Peanut Fungicide Trial
Peanut Fungicide Trial Gives Farmers Comparative Data for Peanut Disease Control
Southeast Georgia Research and Education Center, MidviIle
Agents and specialist worked together to conduct a research trial which would compare different peanut fungicide programs for efficacy and financial return. The results were presented at two peanut production meetings, providing farmers with current data.
With low peanut prices, profit margins are very thin for peanut farmers in Georgia. Each decision should be made carefully in order to maintain sustainability. In the Southeast, White Mold is one of the most impactful diseases in peanut production, though, it is not the only important disease. Georgia’s peanut crop is affected annually by white mold (Sclerotium rolfsii) and early leaf spot (Cercospora arachidicola), diseases. There are a number of fungicides labeled to protect peanut crops from these diseases. Farmers in Southeast Georgia need comparative data to make the best decisions possible to allow for the greatest profit potential in every acre of peanuts.
In an effort to compare the different programs for efficacy and profitability, the Screven County Extension Agent, Burke County Extension Agent, UGA Plant Pathologist and UGA Extension Economist developed a research project to analyze the efficacy and economical differences in these fungicides commonly used. The research trial was established in 2018 and conducted again in 2019. This project was implemented at the Southeast Research and Education Center in Midville, GA. The objective of this study was to evaluate commercial fungicide programs for impact on disease and yield in order to provide research-based information to local producers to allow selection of management practices that have the highest yield potential by reducing severity of these diseases. Plots were arranged in a randomized, complete block design with four replications. Each plot measured 30 feet and were planted four rows wide. The two outside rows would be used as borders, leaving the two middle rows to collect data. Collaborators used the same UGA Extension recommended production practices in all plots aside from variations in fungicide treatments. Prior to inverting the peanut vines, the plots were rated for Early Leaf Spot on a 1-10 scale rating (1 being low and 10 being high) per 60 foot of row. After vines were inverted, the plots were rated for White Mold hits per 60 foot of row. Plots were then harvested for yield data. Each individual rep was harvested separately, bagged, weighed and then averaged. Once all yield data was collected, means were compared using Fisher’s protected LSD and treatments were compared by adjusted net revenues (revenue adjusted for yield, fungicide costs and application costs) in order to determine profitability of the different treatments.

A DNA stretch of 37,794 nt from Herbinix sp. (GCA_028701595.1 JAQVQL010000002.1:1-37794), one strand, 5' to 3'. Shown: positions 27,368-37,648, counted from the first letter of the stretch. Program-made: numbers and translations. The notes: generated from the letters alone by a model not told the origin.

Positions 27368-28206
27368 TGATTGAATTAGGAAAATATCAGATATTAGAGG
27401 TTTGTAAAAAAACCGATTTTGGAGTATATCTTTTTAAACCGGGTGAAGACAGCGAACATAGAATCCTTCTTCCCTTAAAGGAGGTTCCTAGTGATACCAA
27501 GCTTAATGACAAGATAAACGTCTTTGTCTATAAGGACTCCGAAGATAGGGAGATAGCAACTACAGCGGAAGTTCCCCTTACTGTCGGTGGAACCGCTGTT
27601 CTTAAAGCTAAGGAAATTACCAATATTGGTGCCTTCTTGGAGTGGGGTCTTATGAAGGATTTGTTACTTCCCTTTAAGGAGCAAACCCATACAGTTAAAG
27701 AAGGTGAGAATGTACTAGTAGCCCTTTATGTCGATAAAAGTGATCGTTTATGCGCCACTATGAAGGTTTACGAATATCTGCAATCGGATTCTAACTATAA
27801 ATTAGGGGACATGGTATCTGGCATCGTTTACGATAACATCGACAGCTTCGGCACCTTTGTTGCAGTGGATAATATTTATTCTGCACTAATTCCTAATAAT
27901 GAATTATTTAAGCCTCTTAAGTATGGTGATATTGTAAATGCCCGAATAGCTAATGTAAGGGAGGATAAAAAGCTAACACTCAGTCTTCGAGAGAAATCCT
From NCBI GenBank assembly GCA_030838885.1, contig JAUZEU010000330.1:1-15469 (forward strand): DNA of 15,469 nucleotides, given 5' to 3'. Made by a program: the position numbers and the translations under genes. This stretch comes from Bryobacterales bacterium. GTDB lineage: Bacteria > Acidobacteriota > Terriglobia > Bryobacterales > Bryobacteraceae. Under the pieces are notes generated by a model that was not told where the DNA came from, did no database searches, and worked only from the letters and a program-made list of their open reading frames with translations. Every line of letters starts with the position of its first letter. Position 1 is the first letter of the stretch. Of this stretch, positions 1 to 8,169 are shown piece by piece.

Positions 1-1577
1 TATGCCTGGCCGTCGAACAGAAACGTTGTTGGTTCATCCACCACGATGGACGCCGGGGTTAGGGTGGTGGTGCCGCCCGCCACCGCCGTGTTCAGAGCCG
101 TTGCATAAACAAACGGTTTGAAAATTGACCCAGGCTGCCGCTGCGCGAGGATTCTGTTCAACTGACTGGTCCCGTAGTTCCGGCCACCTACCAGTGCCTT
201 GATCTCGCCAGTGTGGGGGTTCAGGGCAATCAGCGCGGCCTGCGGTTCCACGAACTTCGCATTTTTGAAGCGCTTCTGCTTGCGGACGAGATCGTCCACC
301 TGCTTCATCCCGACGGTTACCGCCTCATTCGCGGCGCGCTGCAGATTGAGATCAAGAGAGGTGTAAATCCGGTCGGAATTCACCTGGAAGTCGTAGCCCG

In 2018, there was a range of return to farm after fungicide expenses (sale price less fungicide expenses) from $960 down to $848, ($112), with the untreated check only returning $629. Three treatments stood out by returning over $950 followed by $935 and $904. All remaining treatments returned less than $900 per acre. Investing in a good fungicide spray program can be expensive during the growing season, yet can increase farm profits for the year. Therefore, a minimal impact from this fungicide program for any producer switching from any of the eight lower yielding programs to one of the three top yielders would allow them to gain a minimum of $15 per acre (950-935). While the initial input cost may be more than the producer was looking to make, the yield gain benefits higher profitable returns. Data collected from 2018 has been presented at the county agents’ production meetings, reaching 86 producers, respectively. This could have potentially affected 25,000 acres between the two counties it was presented in. If this information influenced 50% of those peanut acres at a gain of $15 per acre, the adjusted farm revenue would increase $187,500.00. The data has also been presented at the 2019 APRES Peanut Meeting in Auburn, Alabama having national exposure.